Student Loan Identity Theft

Don’t Get Schooled by Student Loan Thieves

Nearly 60 million Americans have been victims of identity theft, with 15 million consumers experiencing theft in 2017. And the latest target? Students! Americans owe $1.4 trillion in student loan debt — and identity thieves want their piece of the pie.

Student loan fraud occurs when identity thieves obtain personal information, and use it to apply for federal student loans and Pell grants. It can happen to anyone – whether you attend college or not.

College students are four times more likely than other groups to have their identity stolen by people they know, including roommates, family members and friends. Phishing email attacks are also on the rise at colleges.

How student loan fraud works

Perpetrated by rings or individuals, student loan fraud most often involves a ringleader and several accomplices posing as “students.” Using stolen personal information, accomplices enroll in classes at a college or university and apply for financial aid.

With online enrollment and distance learning options, thieves never have to set foot in a registrar’s office or classroom. The U.S. Free Application for Federal Student Aid (FAFSA) system is particularly vulnerable to fraud because financial aid does not require a credit check.

Once financial aid is approved, the school receives the money, and subtracts out tuition and fees. The remaining balance is disbursed to the “student” for living expenses. Thieves target schools that charge low tuition, such as community colleges and online universities, because more money is left over to steal. After cashing out, they drop their classes, leaving victims on the hook for repayment.

Top student loan scams

A number of scams target students who already have student loans. Not all of these scams involve identity theft, but they will collect your hard-earned money:

  • Advanced fee scams offer to find better interest rates or consolidate multiple loans in exchange for an upfront fee. Students can consolidate for free at
  • In the law firm scam, a student is referred to a law firm and asked to make loan payments to the firm while a debt settlement is negotiated. The firm doesn’t make the payments, and default occurs, ruining your credit score.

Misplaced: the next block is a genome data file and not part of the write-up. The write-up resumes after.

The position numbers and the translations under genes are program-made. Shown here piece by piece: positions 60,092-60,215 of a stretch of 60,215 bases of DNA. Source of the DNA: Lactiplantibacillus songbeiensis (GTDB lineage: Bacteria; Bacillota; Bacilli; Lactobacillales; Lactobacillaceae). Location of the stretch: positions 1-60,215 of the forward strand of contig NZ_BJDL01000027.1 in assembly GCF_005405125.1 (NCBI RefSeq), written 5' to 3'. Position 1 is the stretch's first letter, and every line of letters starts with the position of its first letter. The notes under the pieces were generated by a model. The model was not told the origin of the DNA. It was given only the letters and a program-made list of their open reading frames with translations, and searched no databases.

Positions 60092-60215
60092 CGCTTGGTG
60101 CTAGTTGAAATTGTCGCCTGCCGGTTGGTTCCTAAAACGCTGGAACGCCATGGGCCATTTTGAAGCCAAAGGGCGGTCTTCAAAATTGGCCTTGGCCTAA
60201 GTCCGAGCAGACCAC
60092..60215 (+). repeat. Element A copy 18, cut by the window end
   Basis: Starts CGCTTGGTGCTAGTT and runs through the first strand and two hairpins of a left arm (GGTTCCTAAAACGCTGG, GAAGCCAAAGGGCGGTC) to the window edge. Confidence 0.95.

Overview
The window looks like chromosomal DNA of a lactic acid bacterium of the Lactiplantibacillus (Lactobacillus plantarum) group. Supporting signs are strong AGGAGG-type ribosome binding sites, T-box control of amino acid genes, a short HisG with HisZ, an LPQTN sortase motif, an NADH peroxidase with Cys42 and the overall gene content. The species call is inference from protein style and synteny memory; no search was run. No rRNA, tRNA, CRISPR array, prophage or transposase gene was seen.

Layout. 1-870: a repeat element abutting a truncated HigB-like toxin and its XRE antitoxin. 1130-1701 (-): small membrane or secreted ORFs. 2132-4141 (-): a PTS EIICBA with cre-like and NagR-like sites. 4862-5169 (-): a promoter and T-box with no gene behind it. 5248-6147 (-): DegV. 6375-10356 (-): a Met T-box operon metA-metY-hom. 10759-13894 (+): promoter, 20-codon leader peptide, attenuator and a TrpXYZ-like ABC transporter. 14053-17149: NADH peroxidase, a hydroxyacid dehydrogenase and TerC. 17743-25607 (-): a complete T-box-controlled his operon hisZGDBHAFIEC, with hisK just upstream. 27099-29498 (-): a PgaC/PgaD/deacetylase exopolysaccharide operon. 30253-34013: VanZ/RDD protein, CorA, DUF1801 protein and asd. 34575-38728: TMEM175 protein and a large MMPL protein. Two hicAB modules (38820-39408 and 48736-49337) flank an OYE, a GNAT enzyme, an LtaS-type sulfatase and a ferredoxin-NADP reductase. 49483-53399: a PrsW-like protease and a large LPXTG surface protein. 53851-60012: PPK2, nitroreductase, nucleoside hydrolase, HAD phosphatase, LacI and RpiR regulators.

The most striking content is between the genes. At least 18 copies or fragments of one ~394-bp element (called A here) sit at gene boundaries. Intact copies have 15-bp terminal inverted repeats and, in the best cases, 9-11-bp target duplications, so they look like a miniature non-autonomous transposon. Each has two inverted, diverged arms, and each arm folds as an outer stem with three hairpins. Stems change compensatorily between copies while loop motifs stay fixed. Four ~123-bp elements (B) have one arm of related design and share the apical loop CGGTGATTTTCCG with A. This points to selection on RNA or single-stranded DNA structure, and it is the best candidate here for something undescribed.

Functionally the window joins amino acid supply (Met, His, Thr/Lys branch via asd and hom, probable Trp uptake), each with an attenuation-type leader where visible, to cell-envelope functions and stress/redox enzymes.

• The debt elimination scam promises to get your loans eliminated, but discharge is not possible unless you have a qualifying reason (such as identity theft, death or disability).
  • In the scholarship scam, a person claiming to represent the U.S. Department of Education calls and offers you a scholarship or grant if you provide a bank account or credit card to pay a processing fee.

Signs you’re a victim of student loan fraud

If you receive letters or calls regarding student loans, don’t just dismiss them because you don’t have any student loans.

Someone else may have taken out loans in your name.

Suspicious calls from debt collectors, financial aid offices or banks should alert you to dig deeper. If you receive a disbursement letter from a university, someone is receiving money in your name.

What to do if you’re a victim

If you have become a victim of student loan fraud, act swiftly and decisively to resolve the fraud, and protect your identity and credit from further damage.

  1. Seek help early. It can be difficult, confusing and frustrating trying to resolve identity theft on your own. For expert guidance, find an identity theft resolution service, such as the one we offer with every homeowners policy.
  2. Review your credit report for other fraudulent loans. Identity thieves may have targeted other universities, or taken out credit cards and consumer loans in your name. Dispute errors on all three reports.
  3. Request a 90-day fraud alert be added to your credit report with all three major credit reporting agencies: Experian, Equifax and TransUnion.
  4. Report the identity theft with your local police department, and get a police report. You should also file a complaint with the Federal Trade Commission.
  5. Contact the college or university that opened and disbursed the loan. Provide documentation they may need, including a copy of the police report. Request immediate closure of the loan, and get written verification for your records.
  6. Contact the lender who originated the student loan. This will usually be the Department of Education, but in the case of a private loan, could be a bank or credit union.
  7. Ask for a discharge of the fraudulent loan. The U.S. government will discharge loans obtained fraudulently through identity theft, once you provide the appropriate proof.

How to protect your identity going forward

  1. Don’t share your Federal Student Aid (FSA) ID with anyone. Scammers can use it to open loans.
  2. Secure your personal information, such as student ID, Social Security card, and bank and credit card statements, so that friends and roommates don’t see them.
  3. Use secure passwords online.
  4. If schools or banks contact you about student loans for which you didn’t apply, pay attention, and take action. When companies contact you about services on your existing student loans, don’t agree to pay upfront fees, and remember that a Department of Education seal doesn’t mean the company is legitimate.

If you have a Madison Mutual homeowners policy and think you’ve been a victim of identity fraud, please reach out to us via email or phone at 800-766-6642 to activate your identity theft resolution and management option.